# The Naked Scientists Forum

### Author Topic: Are there different ways of looking at time dilation?  (Read 1180 times)

#### Bill S

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##### Are there different ways of looking at time dilation?
« on: 21/10/2015 03:41:26 »
I’m quite happy to accept the label “crackpot”, but my crackpottery does not extend to denying time dilation.  However, I like to try to look at things from a range of perspectives.

Let’s establish two spacetime events and call them X and Y.  We also have two people, call them Alice and Bob, (just to be different).

Alice and Bob are present at both X and Y, at which points time is synchronous for both, because they are both in the same reference frame.

Assume that between X and Y, Alice had taken a return space flight, at 0.8c, to a planet that is 10 light years from Earth. (Ignore acceleration).  Bob has remained stationary on Earth.

In Bob’s reference frame (RF) there were 25 years between X and Y; while for Alice there were 15 years.

There are two ways of looking at this.

1. For two people who are in the same reference frames at X and Y, a different amount of time has passed between those two events.

2. For the two people, the same amount of time has passed, but Alice has been able to achieve/experience less in the course of that time because change has happened more slowly.

How might we distinguish?  How does Alice know that only fifteen years have passed?  We all have an innate sense of the passage of time, but we know that that is distinctly unreliable, so let’s discount it.

Alice’s clock shows the passage of only fifteen years.  That’s much more reliable, but how can she be sure it’s not just that her clock was running slow?

It might be argued that every “accurate” clock runs slow, relative to a clock designated as stationary relative to some reference point, by exactly the same amount, at 0.8c, but this may tell us only that acceleration influences the rate of change in a consistent way.

How can we be sure that anything actually happens to time?

#### Colin2B

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##### Re: Are there different ways of looking at time dilation?
« Reply #1 on: 21/10/2015 08:32:06 »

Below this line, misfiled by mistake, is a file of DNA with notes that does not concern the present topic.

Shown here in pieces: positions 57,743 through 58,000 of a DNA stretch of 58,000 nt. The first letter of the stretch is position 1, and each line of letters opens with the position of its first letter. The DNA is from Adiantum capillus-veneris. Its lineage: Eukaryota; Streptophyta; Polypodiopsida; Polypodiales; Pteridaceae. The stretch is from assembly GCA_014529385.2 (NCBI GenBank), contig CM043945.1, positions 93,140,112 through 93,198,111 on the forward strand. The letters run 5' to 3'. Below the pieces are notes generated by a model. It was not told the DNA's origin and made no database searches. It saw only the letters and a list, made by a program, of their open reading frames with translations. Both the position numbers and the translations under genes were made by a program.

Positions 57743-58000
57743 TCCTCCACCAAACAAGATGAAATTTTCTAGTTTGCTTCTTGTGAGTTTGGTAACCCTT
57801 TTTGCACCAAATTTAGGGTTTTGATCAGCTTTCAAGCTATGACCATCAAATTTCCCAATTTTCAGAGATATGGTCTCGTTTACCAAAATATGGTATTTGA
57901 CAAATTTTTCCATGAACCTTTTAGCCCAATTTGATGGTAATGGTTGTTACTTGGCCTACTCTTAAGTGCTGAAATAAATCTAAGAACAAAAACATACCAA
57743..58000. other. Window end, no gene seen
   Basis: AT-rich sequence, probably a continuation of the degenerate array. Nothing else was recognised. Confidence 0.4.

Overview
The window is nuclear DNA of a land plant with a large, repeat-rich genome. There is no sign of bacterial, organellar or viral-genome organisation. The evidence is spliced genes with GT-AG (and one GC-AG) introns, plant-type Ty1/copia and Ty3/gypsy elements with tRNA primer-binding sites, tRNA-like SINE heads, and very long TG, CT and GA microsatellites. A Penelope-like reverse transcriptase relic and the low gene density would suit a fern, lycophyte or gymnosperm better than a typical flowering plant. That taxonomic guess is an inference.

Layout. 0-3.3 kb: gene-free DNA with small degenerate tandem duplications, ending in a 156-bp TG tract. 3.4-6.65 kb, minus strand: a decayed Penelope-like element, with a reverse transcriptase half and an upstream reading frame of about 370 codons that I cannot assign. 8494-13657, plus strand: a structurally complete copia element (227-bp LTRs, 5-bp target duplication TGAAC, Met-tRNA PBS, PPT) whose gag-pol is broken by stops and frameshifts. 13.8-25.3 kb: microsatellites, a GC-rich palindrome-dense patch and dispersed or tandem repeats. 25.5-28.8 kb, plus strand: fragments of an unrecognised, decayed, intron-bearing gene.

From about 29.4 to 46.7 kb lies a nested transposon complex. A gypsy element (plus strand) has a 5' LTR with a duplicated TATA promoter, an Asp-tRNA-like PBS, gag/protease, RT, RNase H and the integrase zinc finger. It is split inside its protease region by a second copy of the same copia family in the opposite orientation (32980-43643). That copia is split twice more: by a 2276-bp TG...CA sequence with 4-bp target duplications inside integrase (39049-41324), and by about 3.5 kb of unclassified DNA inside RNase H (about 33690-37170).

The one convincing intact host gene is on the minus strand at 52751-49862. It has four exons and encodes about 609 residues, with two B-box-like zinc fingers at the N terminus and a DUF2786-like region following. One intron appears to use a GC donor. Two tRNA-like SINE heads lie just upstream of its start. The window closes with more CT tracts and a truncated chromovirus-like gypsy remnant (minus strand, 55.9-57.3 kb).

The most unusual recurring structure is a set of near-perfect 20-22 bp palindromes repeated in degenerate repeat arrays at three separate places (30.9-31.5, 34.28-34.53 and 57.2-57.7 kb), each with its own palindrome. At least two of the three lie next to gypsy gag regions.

Bill, I believe this is why we always talk about clocks, including biological and atomic clocks, running slow rather than saying time runs slow. If you look at the space time diagram for events like this neither time nor space change in any way.
Just a minor point, I understand it is speed not acceleration that causes this effect.

#### Bill S

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##### Re: Are there different ways of looking at time dilation?
« Reply #2 on: 21/10/2015 13:14:32 »
Quote from: Colin
Just a minor point, I understand it is speed not acceleration that causes this effect.

You are right, of course.   I was distracted by thoughts about the twins.  Trying to think of two things at once, at my age, is not a good practice.

From the relevant time dilation equation:
t = 25 years and t' = 15years.  At no time has Alice exceeded 0.8c, so she cannot have travelled 20 ly.

15x0.8=12, so in her RF the journey was only 12 light years.  Earth and the other planet must be only 6 light years apart.  What do we really know about space?

#### wolfekeeper

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##### Re: Are there different ways of looking at time dilation?
« Reply #3 on: 24/10/2015 23:18:49 »
Alice has accelerated four times, whereas Bob hasn't accelerated.

You ask what we know about space. Well, we know that in the frame of reference that Alice was in when she was travelling, the distance was shortened due to lorentz contraction, which explains how she made the distance so quickly in her travelling frame of reference.

With relativity, it's critical to always consider all three effects:
1) lorentz contraction
2) time dilation
3) lack of simultaneity

If you get into trouble, you've probably forgotten to apply one of them, as here.

#### PmbPhy

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##### Re: Are there different ways of looking at time dilation?
« Reply #4 on: 25/10/2015 09:09:10 »
Quote from: Colin2B726
Bill, I believe this is why we always talk about clocks, including biological and atomic clocks, running slow rather than saying time runs slow.
Where did you get that impression from?

#### Colin2B

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##### Re: Are there different ways of looking at time dilation?
« Reply #5 on: 25/10/2015 12:04:06 »
Quote from: Colin2B726
Bill, I believe this is why we always talk about clocks, including biological and atomic clocks, running slow rather than saying time runs slow.
Where did you get that impression from?
I thought it was you!

Edit: you quite reasonably posted in answer to someone that it is not logical to talk of time slowing.
I am however, of the view that in the case that Bill is talking about it is more to do with distance travelled. The traveller sees the distance to the destination shortened, contracted, but the observer in the rest frame does not measure the distance as shorter but only perceives that the traveller has taken less time than would appear to be needed for the speed.
It seems to me that time dilation and distance contraction are the same effect depending on who is observing.
« Last Edit: 25/10/2015 14:55:26 by Colin2B »

#### The Naked Scientists Forum

##### Re: Are there different ways of looking at time dilation?
« Reply #5 on: 25/10/2015 12:04:06 »